Governments of middle-income nations need to coordinate their industrial and health policies if they are to succeed in encouraging investment in biopharmaceutical innovation, a new report advises.

They also need to have a consistent, long-term policy that is implemented effectively to develop early-stage innovative activity, adds the study, which was commissioned by the International Federation of Pharmaceutical Manufacturers and Association (IFPMA) from research firm Charles River Associates (CRA) to evaluate the policies of host governments that encourage such investment, and their implications for future innovation.

The report focuses on eight case study countries - Brazil, China, Colombia, India, Malaysia, Russia, South Africa and South Korea. It defines innovation as: "a multiphase process, beginning with lab-based research leading to patentable inventions, moving into the stages of clinical research, which are then translated into safe, effective and commercially-viable products from which society gains a benefit in terms of improved health."

The extent of progress among the eight countries studied varies considerably, the study finds. For example, overall spending on R&D for medicines has increased dramatically over the last decade in China, South Korea, Brazil and Russia, while in others it is growing more slowly.

There has also been a significant increase in the number of clinical trials occurring in China  - undertaken to a significant extent through the development of contract research organisations (CROs) - and in South Korea, while in South Africa and Russia the number of clinical trials is significant but appears to be declining or steady. In terms of the types of trial, only China, South Korea and India have a significant proportion (over 10%) of Phase I trials.

Investment in early-stage research has increased over the last 10 years, but this is focused on a few more advanced middle-income countries, particularly China, and this is also supported by the clear increase in publications by researchers in this market and in terms of patents, the study notes. They also find more gradual progress in a number of other markets such as South Korea, India and Brazil.

Looking at the countries which have coordinated their health and industrial policies, the CRA researchers point out that in China, the link between the growing market opportunity and the government's objective of developing an innovative sector is working to make the nation a key location for innovation. And in South Africa, there is increasing recognition within government agencies that purchasing strategy needs to be aligned with industrial strategy.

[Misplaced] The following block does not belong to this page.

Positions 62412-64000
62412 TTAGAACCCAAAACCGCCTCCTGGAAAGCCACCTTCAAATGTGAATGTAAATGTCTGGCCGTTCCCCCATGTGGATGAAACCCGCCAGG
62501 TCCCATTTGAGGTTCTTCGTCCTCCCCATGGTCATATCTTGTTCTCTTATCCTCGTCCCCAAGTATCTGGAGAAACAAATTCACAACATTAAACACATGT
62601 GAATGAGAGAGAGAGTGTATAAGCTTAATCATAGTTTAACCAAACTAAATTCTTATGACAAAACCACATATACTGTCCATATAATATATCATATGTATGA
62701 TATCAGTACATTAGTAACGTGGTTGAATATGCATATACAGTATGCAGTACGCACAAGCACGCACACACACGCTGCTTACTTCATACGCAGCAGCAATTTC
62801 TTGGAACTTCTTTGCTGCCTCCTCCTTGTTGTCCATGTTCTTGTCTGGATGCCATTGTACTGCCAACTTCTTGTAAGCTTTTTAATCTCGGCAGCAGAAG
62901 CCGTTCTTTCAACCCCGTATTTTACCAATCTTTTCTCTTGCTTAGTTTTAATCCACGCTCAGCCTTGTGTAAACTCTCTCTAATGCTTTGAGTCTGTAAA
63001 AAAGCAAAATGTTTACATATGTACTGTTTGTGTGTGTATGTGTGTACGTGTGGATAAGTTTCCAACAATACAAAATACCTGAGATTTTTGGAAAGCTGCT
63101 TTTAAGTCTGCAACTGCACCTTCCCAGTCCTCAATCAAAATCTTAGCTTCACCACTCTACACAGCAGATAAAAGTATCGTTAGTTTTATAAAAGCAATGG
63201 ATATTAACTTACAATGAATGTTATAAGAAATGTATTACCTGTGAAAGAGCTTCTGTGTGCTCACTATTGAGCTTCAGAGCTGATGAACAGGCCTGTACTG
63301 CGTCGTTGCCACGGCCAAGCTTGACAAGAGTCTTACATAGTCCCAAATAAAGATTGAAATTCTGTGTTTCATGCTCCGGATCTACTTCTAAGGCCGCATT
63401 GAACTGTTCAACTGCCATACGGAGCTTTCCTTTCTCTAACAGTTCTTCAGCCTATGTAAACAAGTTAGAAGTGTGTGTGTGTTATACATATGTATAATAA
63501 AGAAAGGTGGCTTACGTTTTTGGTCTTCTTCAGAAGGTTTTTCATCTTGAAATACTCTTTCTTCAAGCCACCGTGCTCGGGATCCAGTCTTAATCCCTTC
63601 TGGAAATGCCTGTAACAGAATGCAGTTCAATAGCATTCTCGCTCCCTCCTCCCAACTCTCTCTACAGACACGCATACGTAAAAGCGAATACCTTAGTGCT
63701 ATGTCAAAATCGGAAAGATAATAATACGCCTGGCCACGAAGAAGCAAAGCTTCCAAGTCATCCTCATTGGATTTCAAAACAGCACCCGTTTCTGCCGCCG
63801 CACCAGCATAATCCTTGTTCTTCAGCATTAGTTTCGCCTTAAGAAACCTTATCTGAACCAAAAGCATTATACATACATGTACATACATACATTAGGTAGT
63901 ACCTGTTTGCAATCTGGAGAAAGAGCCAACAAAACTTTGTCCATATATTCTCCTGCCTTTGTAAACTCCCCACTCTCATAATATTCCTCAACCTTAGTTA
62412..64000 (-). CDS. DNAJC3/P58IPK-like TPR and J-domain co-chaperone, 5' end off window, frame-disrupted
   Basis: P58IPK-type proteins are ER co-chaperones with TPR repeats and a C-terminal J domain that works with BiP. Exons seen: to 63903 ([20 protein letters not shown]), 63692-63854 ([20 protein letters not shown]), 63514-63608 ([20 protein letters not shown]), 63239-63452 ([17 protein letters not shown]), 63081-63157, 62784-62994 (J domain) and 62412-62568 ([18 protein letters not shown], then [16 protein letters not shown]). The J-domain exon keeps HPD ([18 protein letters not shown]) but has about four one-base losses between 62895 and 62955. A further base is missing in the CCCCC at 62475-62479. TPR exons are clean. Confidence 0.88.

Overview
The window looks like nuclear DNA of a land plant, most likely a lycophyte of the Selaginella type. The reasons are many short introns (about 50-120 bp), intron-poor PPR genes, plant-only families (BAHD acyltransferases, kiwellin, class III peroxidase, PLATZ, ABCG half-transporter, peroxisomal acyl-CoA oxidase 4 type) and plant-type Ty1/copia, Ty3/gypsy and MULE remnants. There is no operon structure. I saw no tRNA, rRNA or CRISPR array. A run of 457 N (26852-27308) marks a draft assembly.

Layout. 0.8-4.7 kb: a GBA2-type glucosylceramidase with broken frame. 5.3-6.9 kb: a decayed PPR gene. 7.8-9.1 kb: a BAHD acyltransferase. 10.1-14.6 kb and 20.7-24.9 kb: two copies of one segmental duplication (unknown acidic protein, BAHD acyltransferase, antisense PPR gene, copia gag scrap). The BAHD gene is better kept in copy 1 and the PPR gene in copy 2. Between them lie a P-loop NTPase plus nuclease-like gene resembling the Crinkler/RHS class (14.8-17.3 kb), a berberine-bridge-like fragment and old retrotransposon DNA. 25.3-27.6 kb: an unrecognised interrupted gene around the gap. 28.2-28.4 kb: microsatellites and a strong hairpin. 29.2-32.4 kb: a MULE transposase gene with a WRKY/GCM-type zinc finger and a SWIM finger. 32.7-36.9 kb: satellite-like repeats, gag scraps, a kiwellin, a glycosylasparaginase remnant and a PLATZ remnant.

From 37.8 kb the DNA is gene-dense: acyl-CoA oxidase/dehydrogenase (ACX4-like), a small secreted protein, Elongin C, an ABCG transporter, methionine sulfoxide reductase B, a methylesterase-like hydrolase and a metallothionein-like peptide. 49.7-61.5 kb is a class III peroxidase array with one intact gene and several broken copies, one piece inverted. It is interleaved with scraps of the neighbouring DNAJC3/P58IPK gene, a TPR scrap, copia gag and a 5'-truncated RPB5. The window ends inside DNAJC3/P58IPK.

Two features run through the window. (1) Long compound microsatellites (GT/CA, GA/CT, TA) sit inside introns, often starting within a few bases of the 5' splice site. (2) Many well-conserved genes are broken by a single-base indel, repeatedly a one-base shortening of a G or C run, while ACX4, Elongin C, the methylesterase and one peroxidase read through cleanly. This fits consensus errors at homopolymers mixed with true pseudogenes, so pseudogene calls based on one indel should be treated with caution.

South Korea demonstrates the value of constant, long-term policy, by constantly placing priority on developing a biotechnology industry, initially by investing in basic research and then through policies to encourage commercialisation. Other countries which have long-term policies but inconsistent implementation have not been as successful, they add.

Moreover, the capabilities to undertake different parts of the pharmaceutical industry value chain are different, and so therefore are the policy priorities, the research notes. For example, the medical infrastructure, population and requirements to serve local markets are driving clinical trial activity in India, Brazil and Russia, while the strength of the academic research centres and developing clusters in China and South Korea are seen as key to encouraging early-stage research.

Also, intellectual property appears to be a necessary but not sufficient condition for developing indigenous research and a domestic innovative industry, the study finds, while sustainable innovation requires coordination between public, private and academic centres. Illustrating this latter point, the researchers note that innovative activity in South Korea only developed when private investment was encouraged, while South Africa and Brazil have recognised the need to encourage partnership between academia, public research institutes and innovating private companies. And China has successful examples of public and academic capabilities, such as the Beijing Genomics Institute, supporting private innovation.

Finally, the report points out that the changing global business model is bringing new opportunities for middle-income markets, as demonstrated by the advantages of outsourcing in India, refocusing on growth in China and the opportunities to develop biosimilar competitors in Brazil.